During this period the moon will reach its full phase on Friday April 19th. This weekend the waxing gibbous moon will set during the early morning hours and will not interfere with meteor observing the remainder of the night. Next week though the window of dark skies shrinks with each passing night so by Wednesday the nearly full moon will remain above the horizon nearly all night. Hourly meteor rates for evening observers this week are near 2 as seen from mid-northern latitudes (45N) and 3 as seen from tropical southern locations (25S). For morning observers the estimated total hourly rates should be near 7 as seen from mid-northern latitudes and 10 from the southern tropics. The actual rates will also depend on factors such as personal light and motion perception, local weather conditions, alertness and experience in watching meteor activity. Rates are reduced during this period due to interfering moonlight. Note that the hourly rates listed below are estimates as viewed from dark sky sites away from urban light sources. Observers viewing from urban areas will see less activity as only the brighter meteors will be visible from such locations.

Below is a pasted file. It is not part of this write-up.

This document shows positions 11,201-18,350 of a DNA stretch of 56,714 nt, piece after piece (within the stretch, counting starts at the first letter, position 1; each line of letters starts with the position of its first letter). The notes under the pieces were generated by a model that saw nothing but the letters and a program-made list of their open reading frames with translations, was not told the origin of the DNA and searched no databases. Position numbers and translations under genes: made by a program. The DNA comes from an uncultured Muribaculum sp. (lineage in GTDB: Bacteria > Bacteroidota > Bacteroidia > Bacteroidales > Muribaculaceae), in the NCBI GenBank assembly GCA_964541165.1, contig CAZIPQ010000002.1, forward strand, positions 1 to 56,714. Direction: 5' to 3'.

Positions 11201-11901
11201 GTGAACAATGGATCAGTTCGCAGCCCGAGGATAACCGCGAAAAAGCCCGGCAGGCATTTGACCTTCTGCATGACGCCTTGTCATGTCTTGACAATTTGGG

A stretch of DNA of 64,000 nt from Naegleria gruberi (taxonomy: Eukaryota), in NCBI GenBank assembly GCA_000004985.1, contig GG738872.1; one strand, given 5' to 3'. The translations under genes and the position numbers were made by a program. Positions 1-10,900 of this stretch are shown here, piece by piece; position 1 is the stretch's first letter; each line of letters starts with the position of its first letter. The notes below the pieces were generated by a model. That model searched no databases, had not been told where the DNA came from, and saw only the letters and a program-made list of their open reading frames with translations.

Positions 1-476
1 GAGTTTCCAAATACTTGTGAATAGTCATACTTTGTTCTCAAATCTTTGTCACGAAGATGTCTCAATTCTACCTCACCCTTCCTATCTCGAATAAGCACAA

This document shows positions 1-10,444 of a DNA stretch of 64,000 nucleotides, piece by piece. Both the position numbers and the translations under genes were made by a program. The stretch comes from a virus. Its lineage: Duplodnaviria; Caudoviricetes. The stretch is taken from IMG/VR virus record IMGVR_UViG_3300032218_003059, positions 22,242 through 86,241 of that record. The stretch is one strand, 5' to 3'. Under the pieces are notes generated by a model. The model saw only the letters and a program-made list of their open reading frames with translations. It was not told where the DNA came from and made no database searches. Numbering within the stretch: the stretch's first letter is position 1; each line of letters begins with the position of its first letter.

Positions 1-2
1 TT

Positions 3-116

The radiant (the area of the sky where meteors appear to shoot from) positions and rates listed below are exact for Saturday night/Sunday morning April 13/14 . These positions do not change greatly day to day so the listed coordinates may be used during this entire period. Most star atlases (available at science stores and planetariums) will provide maps with grid lines of the celestial coordinates so that you may find out exactly where these positions are located in the sky. A planisphere or computer planetarium program is also useful in showing the sky at any time of night on any date of the year. Activity from each radiant is best seen when it is positioned highest in the sky, either due north or south along the meridian, depending on your latitude. It must be remembered that meteor activity is rarely seen at the radiant position. Rather they shoot outwards from the radiant so it is best to center your field of view so that the radiant lies near the edge and not the center. Viewing there will allow you to easily trace the path of each meteor back to the radiant (if it is a shower member) or in another direction if it is a sporadic. Meteor activity is not seen from radiants that are located far below the horizon. The positions below are listed in a west to east manner in order of right ascension (celestial longitude). The positions listed first are located further west therefore are accessible earlier in the night while those listed further down the list rise later in the night.